Federal investigators say black church fires around the South are unrelated
Fire crews try to control a blaze at the Mt. Zion African Methodist Episcopal Church in Greeleyville, South Carolina in this June 30, 2015 handout photo. REUTERS/Clarendon County Fire Department/Handout via Reuters

Federal law enforcement officials have found no links among any of several recent fires at African American churches in the U.S. South and have determined that two were started by natural causes and one was due to an electrical fire.

"All of the fires remain under active investigation and federal law enforcement continues to work to determine the cause of all of the fires," Justice Department spokeswoman Melanie Newman said in a statement. "To date the investigations have not revealed any potential links between the fires."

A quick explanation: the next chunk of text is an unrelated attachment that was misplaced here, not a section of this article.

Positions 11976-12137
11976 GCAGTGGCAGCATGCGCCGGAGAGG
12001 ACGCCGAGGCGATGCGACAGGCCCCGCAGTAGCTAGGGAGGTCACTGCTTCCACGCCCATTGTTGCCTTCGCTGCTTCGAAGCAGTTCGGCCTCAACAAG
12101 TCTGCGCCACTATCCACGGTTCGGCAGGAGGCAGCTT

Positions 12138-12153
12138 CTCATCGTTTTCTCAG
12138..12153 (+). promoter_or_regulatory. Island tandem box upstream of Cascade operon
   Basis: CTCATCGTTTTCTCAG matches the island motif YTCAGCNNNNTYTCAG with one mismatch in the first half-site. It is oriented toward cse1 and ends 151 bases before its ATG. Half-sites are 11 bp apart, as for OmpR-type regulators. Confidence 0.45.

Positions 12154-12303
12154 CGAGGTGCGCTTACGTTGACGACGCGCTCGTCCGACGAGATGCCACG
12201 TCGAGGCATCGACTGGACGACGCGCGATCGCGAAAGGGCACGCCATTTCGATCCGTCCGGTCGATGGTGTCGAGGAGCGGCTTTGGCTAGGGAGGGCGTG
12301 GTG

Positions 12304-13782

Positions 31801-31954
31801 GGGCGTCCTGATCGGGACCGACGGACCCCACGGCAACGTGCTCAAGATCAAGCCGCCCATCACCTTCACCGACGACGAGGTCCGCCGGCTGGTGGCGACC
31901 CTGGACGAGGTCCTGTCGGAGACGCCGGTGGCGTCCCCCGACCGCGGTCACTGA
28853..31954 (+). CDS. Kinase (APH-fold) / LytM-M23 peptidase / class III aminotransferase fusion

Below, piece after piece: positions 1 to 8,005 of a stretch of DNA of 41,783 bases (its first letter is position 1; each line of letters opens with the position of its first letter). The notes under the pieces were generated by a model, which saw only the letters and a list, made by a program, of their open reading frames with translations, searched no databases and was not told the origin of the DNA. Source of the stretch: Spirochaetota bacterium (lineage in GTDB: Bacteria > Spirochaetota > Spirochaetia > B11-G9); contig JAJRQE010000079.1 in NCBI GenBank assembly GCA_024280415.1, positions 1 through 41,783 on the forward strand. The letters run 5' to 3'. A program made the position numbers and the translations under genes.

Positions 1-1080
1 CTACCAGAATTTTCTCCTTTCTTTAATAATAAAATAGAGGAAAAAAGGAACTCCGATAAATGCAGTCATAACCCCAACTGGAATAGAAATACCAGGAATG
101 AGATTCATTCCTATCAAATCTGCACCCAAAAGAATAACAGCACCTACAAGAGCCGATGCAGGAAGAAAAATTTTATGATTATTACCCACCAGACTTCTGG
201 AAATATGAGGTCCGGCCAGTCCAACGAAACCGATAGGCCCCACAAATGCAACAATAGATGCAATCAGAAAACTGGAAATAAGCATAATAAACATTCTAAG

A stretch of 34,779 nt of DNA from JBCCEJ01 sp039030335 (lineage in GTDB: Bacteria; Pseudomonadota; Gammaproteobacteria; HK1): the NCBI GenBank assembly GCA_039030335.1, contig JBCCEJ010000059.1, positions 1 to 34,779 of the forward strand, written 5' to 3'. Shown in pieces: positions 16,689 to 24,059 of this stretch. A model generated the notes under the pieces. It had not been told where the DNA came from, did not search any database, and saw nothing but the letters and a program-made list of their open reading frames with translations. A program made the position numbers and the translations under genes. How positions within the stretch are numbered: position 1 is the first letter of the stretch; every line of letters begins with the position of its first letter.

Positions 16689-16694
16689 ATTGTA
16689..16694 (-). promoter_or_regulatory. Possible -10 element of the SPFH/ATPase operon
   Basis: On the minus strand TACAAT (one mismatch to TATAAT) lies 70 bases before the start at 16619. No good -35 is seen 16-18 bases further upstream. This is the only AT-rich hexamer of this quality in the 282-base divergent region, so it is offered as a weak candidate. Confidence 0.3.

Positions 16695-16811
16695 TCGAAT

The investigation into the fires follows the June 17 shootings at a historic African American church in Charleston, South Carolina, in which nine black people were killed and a white man linked to racist views was charged in their deaths.

A federal law enforcement team including the FBI and the Justice Department's civil rights division are investigating several church fires across five states over the past two weeks, Newman said.

If evidence emerges to support hate crime charges in any of the fires, the FBI, in coordination with the Bureau of Alcohol, Tobacco, Firearms and Explosives and local authorities, will work closely with the civil rights division and federal prosecutors "to bring those forward," Newman said.

(Reporting by Will Dunham; Editing by Sandra Maler)